Grande Communications is living proof that Google's launch of ultra-high-speed broadband services has accelerated competition in the broadband sector.
"In all honesty, Google was a bit of a wakeup call for us," says Matt Rohre, Senior Vice President of Operations and General Manager for Grande Communications , referring to Google Fiber Inc. 's targeting of the Austin region for a gigabit network buildout. "We had the position as the fastest network in town. When someone comes in and threatens that, you have to make a decision."
Grande's decision was to evolve its network faster than it had originally planned, to become the first gigabit service provider in the region by making 1Gbit/s service available to about 20% of its market. Meanwhile, Austin has become a hotbed of sorts in the Gigabit Cities race, with Time Warner Cable Inc. (NYSE: TWC) and AT&T Inc. (NYSE: T) targeting the area in addition to Google. (See AT&T Grows Gigabit Goals and TWC Speeds Along With Speed Hikes.)
In the rapidly developing Gigabit Cities sector, Austin is likely to be closely watched to see if the promise of gigabit networks can actually support multiple competitive operators over the long term.
None of that worries a regional player like Grande, however, because even as more competitors breathe down its neck, the operator has the advantage of being both already established and Austin-based. And, Rohre says, Austin is the kind of market that can support multiple gigabit offerings.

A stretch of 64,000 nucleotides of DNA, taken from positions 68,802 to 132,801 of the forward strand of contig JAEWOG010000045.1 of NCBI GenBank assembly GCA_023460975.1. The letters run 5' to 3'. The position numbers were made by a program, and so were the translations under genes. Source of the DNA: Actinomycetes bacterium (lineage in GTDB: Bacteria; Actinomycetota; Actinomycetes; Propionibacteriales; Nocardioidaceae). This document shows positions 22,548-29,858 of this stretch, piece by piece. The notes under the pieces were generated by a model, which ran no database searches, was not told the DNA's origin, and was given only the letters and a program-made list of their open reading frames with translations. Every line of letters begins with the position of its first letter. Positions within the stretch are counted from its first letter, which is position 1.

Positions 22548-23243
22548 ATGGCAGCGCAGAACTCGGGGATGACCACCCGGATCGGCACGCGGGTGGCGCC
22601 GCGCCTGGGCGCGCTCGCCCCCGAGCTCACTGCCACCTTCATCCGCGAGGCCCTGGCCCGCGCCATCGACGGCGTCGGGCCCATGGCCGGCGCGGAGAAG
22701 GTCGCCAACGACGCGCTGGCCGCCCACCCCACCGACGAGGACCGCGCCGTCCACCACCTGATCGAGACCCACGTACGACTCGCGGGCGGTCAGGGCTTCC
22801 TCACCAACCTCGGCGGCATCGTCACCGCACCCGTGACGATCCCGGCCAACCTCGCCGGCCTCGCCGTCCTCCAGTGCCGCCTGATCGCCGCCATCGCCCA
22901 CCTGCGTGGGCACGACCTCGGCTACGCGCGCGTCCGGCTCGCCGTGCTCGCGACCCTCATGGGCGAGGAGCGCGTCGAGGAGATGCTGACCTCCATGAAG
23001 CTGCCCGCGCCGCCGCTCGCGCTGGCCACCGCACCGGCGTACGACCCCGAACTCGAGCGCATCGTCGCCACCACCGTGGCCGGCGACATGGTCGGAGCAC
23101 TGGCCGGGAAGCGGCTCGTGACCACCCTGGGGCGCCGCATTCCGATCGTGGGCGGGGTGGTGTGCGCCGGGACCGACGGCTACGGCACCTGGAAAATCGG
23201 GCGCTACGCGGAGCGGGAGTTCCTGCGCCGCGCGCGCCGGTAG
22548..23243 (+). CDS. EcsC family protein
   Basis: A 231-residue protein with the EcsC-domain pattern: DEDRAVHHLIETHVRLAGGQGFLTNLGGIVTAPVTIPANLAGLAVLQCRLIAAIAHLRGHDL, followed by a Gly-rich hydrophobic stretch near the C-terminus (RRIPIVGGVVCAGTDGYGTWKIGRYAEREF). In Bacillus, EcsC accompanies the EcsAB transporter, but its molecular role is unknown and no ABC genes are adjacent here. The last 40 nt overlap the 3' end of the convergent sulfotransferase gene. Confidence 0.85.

"This is ground zero of the Internet wars," he says. "For a city like Austin that's such a tech hub, having access to multiple providers that can provide service at that level is obviously important. We've been providing fiber-based Internet access for years, and we've seen a strong response to the gigabit product in the marketplace."
The only thing that does worry Grande, Rohre says, is customer education -- and in an increasingly crowded competitive market, customer confusion. Grande can deliver 1Gbit/s connections into homes and connect to routers, he says, but what happens beyond that point can vary based on devices, home construction and wireless card speeds inside the premises.
"That's actually a pretty big challenge for all of us," Rohre says. "Customers can define that experience based on their wireless experience in the home, and there is so much of that we can't control."
— Jason Meyers, Senior Editor, Gigabit Cities/IoT, Light Reading